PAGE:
Every culture on earth has developed some mathematics. In some cases, this mathematics has spread from one culture to another. Now there is one predominant international mathematics, and this mathematics has quite a history. It has roots in ancient Egypt and Babylonia, then grew rapidly in ancient Greece. Mathematics written in ancient Greek was translated into Arabic. About the same time some mathematics of India was translated into Arabic. Later some of this mathematics was translated into Latin and became the mathematics of Western Europe. Over a period of several hundred years, it became the mathematics of the world.

There are other places in the world that developed significant mathematics, such as China, southern India, and Japan, and they are interesting to study, but the mathematics of the other regions have not had much influence on current international mathematics. There is, of course, much mathematics being done these and other regions, but it is not the traditional math of the regions, but international mathematics.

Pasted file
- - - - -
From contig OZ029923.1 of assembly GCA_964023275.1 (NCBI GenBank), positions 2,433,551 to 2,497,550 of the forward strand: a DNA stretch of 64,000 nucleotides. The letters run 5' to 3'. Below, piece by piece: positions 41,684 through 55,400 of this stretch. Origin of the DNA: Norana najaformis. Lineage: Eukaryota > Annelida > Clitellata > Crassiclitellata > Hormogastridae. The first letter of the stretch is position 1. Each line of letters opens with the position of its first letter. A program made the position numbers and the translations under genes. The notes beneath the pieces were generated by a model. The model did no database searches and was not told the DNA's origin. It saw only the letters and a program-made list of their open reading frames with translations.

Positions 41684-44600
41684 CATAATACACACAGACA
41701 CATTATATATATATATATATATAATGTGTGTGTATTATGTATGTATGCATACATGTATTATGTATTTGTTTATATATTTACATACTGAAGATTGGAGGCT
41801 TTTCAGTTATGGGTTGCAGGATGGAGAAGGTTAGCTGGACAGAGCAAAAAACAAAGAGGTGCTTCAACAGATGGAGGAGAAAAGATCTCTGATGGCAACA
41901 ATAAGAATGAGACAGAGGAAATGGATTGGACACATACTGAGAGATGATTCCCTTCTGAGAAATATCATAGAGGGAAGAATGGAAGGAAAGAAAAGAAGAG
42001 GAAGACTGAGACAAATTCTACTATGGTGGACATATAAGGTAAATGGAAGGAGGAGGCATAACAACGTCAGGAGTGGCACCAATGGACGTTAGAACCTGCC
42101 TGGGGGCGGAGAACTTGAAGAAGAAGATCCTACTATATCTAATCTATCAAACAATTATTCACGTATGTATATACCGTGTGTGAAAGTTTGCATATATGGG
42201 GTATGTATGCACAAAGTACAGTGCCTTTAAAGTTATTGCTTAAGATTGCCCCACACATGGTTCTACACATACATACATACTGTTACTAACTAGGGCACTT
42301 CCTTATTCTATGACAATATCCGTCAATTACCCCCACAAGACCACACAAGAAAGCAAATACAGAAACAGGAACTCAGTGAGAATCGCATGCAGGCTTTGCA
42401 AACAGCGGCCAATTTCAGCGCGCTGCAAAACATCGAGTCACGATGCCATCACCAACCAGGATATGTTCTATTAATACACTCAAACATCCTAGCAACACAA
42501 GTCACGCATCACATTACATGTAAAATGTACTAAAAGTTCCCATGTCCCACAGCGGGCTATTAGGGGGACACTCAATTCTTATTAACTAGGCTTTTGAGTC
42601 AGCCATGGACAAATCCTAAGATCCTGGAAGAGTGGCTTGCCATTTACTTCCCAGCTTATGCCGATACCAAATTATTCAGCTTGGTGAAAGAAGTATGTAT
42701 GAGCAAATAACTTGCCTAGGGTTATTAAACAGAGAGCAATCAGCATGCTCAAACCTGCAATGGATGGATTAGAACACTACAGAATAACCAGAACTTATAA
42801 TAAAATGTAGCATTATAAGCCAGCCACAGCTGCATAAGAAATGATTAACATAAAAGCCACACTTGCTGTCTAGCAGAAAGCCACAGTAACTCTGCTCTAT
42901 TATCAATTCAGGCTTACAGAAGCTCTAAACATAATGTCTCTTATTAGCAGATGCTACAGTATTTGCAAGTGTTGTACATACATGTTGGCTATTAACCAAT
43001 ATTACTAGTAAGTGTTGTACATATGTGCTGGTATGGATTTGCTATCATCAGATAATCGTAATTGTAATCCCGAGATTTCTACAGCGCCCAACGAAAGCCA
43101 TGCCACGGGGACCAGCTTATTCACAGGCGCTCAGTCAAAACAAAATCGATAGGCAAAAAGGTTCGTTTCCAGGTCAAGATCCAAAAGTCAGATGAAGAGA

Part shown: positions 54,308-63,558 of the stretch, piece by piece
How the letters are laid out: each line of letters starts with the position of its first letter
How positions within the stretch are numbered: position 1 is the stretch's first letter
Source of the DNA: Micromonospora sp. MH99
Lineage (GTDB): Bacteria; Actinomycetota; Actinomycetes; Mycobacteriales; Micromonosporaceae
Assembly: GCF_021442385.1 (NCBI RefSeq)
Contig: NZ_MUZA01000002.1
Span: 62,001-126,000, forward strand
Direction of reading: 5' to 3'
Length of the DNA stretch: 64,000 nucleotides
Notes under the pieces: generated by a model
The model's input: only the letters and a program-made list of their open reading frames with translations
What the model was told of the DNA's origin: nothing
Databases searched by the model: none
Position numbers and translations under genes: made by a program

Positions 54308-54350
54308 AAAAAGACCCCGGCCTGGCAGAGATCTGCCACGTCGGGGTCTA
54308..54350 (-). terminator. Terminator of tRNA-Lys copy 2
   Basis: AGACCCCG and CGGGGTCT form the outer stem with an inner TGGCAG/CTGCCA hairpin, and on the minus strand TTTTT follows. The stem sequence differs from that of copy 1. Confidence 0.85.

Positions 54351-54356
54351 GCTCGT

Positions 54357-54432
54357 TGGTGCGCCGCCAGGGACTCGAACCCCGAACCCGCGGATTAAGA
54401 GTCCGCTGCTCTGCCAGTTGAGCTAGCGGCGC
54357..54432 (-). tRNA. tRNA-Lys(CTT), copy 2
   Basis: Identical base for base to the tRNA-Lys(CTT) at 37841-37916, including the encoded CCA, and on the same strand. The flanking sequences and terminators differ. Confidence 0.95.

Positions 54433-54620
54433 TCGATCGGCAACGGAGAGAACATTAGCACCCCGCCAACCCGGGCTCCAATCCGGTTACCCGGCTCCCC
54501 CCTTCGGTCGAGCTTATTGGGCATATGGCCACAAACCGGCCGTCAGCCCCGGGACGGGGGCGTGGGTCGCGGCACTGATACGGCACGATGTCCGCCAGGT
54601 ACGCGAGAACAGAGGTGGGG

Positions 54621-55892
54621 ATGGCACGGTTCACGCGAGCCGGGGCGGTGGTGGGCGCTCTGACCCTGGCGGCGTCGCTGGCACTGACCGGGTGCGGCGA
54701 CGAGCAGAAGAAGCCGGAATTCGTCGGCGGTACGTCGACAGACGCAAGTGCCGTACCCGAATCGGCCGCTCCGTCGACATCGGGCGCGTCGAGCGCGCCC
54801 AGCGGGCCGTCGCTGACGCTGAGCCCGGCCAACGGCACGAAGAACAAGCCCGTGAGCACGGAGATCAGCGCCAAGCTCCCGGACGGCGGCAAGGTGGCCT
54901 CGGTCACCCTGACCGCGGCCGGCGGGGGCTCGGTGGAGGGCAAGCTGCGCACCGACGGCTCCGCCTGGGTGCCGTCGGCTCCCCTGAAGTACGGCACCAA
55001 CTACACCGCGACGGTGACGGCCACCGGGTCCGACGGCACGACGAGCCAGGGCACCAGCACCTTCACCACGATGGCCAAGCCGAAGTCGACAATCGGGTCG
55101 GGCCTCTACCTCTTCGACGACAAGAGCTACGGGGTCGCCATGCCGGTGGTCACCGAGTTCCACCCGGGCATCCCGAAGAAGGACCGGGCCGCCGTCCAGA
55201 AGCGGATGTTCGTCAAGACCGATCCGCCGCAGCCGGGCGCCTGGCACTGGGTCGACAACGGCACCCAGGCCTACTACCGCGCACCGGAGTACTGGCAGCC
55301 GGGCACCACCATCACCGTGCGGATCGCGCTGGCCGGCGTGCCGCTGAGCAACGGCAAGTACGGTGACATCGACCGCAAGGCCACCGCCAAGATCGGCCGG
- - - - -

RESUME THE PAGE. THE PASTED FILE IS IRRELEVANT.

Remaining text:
By far, the most significant development in mathematics was giving it firm logical foundations. This took place in ancient Greece in the
centuries preceding Euclid. See Euclid's *Elements*. Logical foundations give mathematics more than just
certainty-they are a tool to investigate the unknown.

By the 20th century the edge of that unknown had receded to where only a few could see. One was David Hilbert, a leading mathematician of the turn of the century. In 1900 he addressed the International Congress of Mathematicians in Paris, and described 23 important mathematical problems.

Mathematics continues to grow at a phenomenal rate. There is no end in sight, and the application of mathematics to science becomes greater all the time.

Regional mathematics | Subjects | Books and other resources | Chronology

Maintained by David E. Joyce (djoyce@clarku.edu)

Department of Mathematics and Computer Science

Clark University

Initial work Oct. 12, 1994. Latest update Sept. 15, 1998.